Data Management Plans -- Background Information
Creation of a data management plan is a “best practice” for research projects that involve the collection or dissemination of data. Data management plans help to insure that data collected by a project have the integrity, quality, and provenance needed to support the proposed research; and that data necessary for external replication of research findings will be available to the research community.
In addition, many organizations sponsoring research, including many federal agencies and non-profit foundations, require a formal data management plan. For example:
- The February 2013 OSTP Public Access Memo directed funding agencies with annual R&D budgets of over $100 million to develop a public access plan for disseminating the results of their research. See ICPSR's Guidelines for OSTP Data Access Plan.
- NIH requires a data management plan for all applications requesting $500,000 or more in direct costs per year. See NIH Data Sharing Policy.
- NSF requires a data management plan for all proposals. See NSF Grant Proposal Guide (2013).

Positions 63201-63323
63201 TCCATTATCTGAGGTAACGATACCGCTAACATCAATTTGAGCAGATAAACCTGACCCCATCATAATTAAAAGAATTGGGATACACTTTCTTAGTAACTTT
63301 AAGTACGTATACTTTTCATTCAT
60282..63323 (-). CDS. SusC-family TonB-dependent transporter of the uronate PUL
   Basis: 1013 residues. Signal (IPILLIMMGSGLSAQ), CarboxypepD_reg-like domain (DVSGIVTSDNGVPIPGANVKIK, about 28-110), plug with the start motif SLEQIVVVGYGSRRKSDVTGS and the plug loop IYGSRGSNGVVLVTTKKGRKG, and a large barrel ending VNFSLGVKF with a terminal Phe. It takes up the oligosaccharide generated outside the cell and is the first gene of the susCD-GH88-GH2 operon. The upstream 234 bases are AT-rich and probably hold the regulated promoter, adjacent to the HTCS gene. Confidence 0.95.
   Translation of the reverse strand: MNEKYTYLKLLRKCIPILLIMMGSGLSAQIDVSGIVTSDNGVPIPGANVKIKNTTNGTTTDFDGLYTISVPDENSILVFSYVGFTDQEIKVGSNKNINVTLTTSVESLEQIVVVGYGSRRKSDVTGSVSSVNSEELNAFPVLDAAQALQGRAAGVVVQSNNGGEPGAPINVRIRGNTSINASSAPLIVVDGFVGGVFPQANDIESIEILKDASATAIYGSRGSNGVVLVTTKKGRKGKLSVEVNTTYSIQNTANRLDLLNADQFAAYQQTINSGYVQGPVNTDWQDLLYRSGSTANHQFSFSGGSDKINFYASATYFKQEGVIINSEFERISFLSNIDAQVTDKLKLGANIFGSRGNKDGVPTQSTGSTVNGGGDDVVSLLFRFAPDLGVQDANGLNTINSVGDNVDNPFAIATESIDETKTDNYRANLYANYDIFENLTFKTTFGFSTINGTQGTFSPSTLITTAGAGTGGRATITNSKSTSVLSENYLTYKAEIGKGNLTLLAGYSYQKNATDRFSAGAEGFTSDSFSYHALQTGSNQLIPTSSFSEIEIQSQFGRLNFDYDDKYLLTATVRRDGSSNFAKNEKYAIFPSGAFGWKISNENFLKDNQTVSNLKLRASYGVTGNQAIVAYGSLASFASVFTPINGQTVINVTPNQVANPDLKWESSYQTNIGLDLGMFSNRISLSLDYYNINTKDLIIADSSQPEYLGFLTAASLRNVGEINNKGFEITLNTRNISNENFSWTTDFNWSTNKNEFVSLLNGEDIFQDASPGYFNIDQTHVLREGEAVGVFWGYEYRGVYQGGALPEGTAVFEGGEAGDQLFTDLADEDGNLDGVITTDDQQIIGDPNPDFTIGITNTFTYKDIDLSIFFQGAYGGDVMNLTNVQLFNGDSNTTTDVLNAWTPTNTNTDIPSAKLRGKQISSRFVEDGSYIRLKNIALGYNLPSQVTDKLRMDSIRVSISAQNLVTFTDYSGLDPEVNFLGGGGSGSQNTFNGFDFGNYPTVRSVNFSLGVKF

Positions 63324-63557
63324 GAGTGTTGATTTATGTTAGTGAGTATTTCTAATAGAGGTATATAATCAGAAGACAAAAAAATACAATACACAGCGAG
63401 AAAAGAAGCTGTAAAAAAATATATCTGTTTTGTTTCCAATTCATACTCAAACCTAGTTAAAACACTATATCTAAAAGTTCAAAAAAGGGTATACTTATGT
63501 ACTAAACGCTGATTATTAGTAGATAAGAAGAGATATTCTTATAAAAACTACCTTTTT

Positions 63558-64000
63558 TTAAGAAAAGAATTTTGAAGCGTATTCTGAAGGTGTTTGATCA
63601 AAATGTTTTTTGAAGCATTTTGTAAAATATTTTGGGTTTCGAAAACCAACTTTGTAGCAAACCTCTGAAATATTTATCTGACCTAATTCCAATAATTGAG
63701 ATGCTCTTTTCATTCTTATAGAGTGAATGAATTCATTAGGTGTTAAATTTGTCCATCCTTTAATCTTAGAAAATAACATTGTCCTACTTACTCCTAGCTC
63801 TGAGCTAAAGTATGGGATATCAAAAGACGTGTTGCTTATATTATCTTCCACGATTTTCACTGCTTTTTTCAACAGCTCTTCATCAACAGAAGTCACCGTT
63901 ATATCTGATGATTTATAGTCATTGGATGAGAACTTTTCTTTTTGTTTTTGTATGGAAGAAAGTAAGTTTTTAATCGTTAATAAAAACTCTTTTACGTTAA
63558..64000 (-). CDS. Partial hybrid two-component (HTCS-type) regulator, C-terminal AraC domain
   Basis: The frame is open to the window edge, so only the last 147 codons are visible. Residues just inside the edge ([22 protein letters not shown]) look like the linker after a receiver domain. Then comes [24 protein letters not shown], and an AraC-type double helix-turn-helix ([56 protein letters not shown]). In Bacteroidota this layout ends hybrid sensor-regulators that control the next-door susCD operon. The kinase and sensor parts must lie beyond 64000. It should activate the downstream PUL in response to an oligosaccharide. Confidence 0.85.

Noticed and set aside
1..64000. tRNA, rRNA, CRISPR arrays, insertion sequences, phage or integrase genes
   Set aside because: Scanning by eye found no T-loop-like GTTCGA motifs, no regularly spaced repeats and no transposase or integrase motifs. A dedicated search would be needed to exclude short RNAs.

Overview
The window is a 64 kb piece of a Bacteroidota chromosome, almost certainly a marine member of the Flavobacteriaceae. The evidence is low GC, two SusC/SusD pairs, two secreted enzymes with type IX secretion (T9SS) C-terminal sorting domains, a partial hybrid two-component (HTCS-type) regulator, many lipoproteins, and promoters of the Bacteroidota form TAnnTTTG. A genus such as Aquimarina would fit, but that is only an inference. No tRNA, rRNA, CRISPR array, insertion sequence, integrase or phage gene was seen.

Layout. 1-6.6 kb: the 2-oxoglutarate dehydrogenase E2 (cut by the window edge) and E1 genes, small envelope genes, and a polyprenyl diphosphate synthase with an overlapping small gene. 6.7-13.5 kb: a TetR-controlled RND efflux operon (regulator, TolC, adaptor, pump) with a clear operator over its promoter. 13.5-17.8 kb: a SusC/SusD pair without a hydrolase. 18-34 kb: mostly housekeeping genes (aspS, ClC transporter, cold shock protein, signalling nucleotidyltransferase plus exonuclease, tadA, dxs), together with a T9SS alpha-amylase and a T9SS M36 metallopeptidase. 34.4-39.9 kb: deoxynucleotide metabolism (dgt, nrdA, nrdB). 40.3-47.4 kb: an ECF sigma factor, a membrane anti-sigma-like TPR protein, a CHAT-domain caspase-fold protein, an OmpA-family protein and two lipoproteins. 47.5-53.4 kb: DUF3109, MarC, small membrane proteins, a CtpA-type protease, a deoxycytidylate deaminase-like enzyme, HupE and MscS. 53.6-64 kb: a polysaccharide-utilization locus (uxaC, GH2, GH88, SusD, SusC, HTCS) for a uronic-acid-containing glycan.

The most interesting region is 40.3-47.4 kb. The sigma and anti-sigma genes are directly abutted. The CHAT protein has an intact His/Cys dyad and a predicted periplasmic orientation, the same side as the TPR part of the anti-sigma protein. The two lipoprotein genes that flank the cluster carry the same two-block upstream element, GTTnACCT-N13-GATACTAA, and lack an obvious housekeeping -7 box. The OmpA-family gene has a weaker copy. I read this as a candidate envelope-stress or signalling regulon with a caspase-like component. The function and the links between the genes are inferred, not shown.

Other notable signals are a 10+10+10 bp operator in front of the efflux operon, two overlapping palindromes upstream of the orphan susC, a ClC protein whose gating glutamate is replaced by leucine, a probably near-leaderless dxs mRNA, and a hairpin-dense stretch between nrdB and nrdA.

- In most instances, NIJ requires data sets resulting from funded research to be archived with the National Archive of Criminal Justice Data (NACJD). See NIJ’s Applying for Data Resources Program Funding.
Data management plans are not one-size-fits-all. An appropriate data management plan should take into consideration, early on in the data life cycle, the size and complexity of the data to be collected or assembled, the likely audience for reuse of the data, sponsor requirements, and general legal and ethical requirements (e.g. that data be shared in a way that preserves the confidentiality of subject information).
The following pages outline recommended elements for consideration in most data management plans. Also included is a template for a data management plan, which is tailored to NSF requirements, and is appropriate for data that is relatively small in size and complexity (such that a separate budget for data processing is not required) and can be disseminated in a form that is not legally or ethically encumbered. The outline and sample plan are based on a comparison of data management checklists produced by funders, prominent data archives, and library associations; a review of sample data management plans from funders and data archiving organizations; and Library of Congress preservation format recommendations.